If that's the case here, I haven't heard that anywhere. Just google "elaine huguenin" - even left-wing groups like Think Progress haven't noted this in their coverage. All that is said of the case is the lesbian couple asked for photos for an unofficial 'commitment ceremony' but Huguenin declined. Even though the couple were able to find another photographer, charging a cheaper price to boot, they still sued.

In early 2012 New Mexico hair stylist Antoio Darden made headlines for denying service to Governor Susana Martinez. The reason? He's gay, and she opposes gay marriage. There is no protection under New Mexico law against this type of discrimination.

I once heard that OJ Simpson tried to sue a restaurant owner for denying service, on account he was black. Of course the owner denied this and said "I don't serve murderers".

Hahaha!

So, the question to all of you is - should businesses be obligated to serve everyone, should they be free to reject everyone, or should certain groups be protected while others are not? Is it OK to ban businesses from rejecting catering to gay weddings, but allow homosexuals to reject people they don't like - such as Susana Martinez or the Westboro Baptist 'Church'?

Frankly, outside of essential services, I find that anyone should be able to refuse service to anyone for any reason. That being said, an employee doesn't have the right to refuse, only the owner, or the employee via owner's policies.

Agreed 100% here, the only issue is defining what an 'essential service' is. Public polling has shown overwhelming support for allowing Christian photographers to skip gay weddings (http://m.rasmussenreports.com...), its just radical LGBT 'activists' that oppose the right to refuse such a service.
YYW
Posts: 36,303
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3/3/2014 4:34:53 PM
Posted: 2 years ago
At 3/3/2014 3:12:13 PM, TN05 wrote:
With the recent veto of Arizona's SB 1062, I think this is an interesting topic to discuss. What do people feel are legitimate reasons to deny service?

People who have refused to pay for service before could reasonably be denied service. Parents who bring their unruly children to restaurants could reasonably be denied service, in defense of other patrons. Teenagers who refuse to order a main course and instead gorge themselves on bread could be reasonably be denied service. Customers who are hostile with other customers could be reasonably be denied service. And the list goes on...

In 2006, Elaine Hudenin, a New Mexico photographer, refused to take pictures at a gay wedding. New Mexico law protects against this, so she was sued by the gay couple. The New Mexico Supreme Court upheld this ruling in August 2013, despite gay marriage not even being legal at that point.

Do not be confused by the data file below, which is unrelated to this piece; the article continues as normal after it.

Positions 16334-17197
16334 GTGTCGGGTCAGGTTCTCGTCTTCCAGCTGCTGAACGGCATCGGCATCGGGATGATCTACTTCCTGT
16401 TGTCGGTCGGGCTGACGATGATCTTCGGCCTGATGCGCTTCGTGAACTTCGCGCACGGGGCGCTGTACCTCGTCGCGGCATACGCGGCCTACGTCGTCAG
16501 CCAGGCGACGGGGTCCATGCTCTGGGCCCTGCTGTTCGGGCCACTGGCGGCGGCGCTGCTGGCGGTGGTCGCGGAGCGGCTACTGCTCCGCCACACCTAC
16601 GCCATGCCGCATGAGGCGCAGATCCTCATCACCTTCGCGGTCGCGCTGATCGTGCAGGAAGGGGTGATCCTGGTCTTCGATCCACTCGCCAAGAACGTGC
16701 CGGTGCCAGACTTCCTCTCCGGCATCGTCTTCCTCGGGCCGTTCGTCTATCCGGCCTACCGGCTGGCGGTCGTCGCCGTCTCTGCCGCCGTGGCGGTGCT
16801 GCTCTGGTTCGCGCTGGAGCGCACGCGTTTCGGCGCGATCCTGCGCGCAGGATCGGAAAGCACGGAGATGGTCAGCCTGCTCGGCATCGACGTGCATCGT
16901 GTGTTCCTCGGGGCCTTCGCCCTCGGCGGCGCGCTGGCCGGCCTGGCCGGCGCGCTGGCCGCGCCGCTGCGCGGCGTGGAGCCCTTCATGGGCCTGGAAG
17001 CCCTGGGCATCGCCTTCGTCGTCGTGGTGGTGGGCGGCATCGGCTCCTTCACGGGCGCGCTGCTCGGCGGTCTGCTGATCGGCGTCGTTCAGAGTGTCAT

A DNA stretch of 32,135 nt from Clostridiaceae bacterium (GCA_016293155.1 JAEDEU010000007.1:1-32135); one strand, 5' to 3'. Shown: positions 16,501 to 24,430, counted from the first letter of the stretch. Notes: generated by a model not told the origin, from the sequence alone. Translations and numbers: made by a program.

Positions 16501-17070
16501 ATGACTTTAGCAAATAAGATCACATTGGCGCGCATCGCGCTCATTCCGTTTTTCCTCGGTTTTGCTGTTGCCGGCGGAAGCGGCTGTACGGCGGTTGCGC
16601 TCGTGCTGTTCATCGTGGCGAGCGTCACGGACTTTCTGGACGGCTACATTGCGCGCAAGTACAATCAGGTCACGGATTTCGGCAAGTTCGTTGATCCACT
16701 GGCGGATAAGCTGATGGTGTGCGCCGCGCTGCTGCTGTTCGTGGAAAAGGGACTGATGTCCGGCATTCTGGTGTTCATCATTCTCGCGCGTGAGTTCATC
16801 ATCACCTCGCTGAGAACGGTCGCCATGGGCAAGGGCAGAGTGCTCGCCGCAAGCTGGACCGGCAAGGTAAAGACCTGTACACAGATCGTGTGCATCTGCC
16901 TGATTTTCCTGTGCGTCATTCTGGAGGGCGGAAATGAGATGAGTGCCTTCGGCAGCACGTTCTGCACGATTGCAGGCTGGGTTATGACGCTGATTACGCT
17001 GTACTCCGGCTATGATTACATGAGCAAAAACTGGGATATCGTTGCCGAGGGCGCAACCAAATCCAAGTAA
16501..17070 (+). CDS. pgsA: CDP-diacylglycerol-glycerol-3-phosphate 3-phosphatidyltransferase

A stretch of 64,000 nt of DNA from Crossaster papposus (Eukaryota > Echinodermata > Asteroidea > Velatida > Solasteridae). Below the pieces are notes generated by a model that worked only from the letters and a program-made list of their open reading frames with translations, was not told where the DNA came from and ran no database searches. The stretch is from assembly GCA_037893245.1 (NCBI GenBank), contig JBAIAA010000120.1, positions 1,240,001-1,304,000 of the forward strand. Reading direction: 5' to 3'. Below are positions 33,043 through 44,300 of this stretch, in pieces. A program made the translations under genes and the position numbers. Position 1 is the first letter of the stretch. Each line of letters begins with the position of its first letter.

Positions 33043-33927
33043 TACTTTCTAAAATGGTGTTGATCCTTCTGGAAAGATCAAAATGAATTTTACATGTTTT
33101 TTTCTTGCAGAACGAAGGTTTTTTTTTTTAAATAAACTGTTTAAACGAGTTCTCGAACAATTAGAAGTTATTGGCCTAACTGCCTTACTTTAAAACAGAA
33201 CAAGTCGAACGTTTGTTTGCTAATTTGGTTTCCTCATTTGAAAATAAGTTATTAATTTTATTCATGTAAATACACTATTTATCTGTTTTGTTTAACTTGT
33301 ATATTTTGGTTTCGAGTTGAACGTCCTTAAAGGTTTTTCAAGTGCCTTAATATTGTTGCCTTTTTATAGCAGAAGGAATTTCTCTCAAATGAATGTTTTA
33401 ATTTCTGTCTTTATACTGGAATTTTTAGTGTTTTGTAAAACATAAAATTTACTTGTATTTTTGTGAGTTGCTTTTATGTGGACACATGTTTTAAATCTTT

The New Mexico Photographer should have been sued, and damages should have been awarded. Discrimination based on race, gender or sexual identity, under any circumstance, is unacceptable and ought to be punishable under the law.

In early 2012 New Mexico hair stylist Antoio Darden made headlines for denying service to Governor Susana Martinez. The reason? He's gay, and she opposes gay marriage. There is no protection under New Mexico law against this type of discrimination.

That is not discrimination based on an immutable characteristic, but discrimination based on political beliefs. It's not the kind of thing that a responsible businessperson would practice, but it's less wrong than discrimination based on sexual orientation. However, I think that the stylist was myopic and stupid for refusing to cut the governor's hair. He should have used that as an opportunity to change her mind, and given her the best haircut of her life.

So, the question to all of you is - should businesses be obligated to serve everyone, should they be free to reject everyone, or should certain groups be protected while others are not? Is it OK to ban businesses from rejecting catering to gay weddings, but allow homosexuals to reject people they don't like - such as Susana Martinez or the Westboro Baptist 'Church'?

I've outlined some situations and responses above. The fact remains that all businesses can discriminate against gay people, whether doing so is legally protected or not. If a business makes a choice to discriminate and break the law, it must accept the consequences of doing so. We'll see just how valuable their principles are, when their politics cost them their enterprise. So, as a gay man who knows that there are plenty of people who would love to deny me service in all kinds of capacities all I can say is... bring it on, fvckers. Go ahead. Make my day.
Tsar of DDO
TN05
Posts: 4,492
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3/3/2014 4:51:27 PM
Posted: 2 years ago
At 3/3/2014 4:34:53 PM, YYW wrote:
At 3/3/2014 3:12:13 PM, TN05 wrote:
With the recent veto of Arizona's SB 1062, I think this is an interesting topic to discuss. What do people feel are legitimate reasons to deny service?

People who have refused to pay for service before could reasonably be denied service. Parents who bring their unruly children to restaurants could reasonably be denied service, in defense of other patrons. Teenagers who refuse to order a main course and instead gorge themselves on bread could be reasonably be denied service. Customers who are hostile with other customers could be reasonably be denied service. And the list goes on...

So you can kick people out for actions, but not inherent characteristics? What would an inherent characteristic be, then? For example, a gay couple kissing in a bar and being kicked out would obviously be an action, but I doubt you would want that to be legal because it is also discrimination.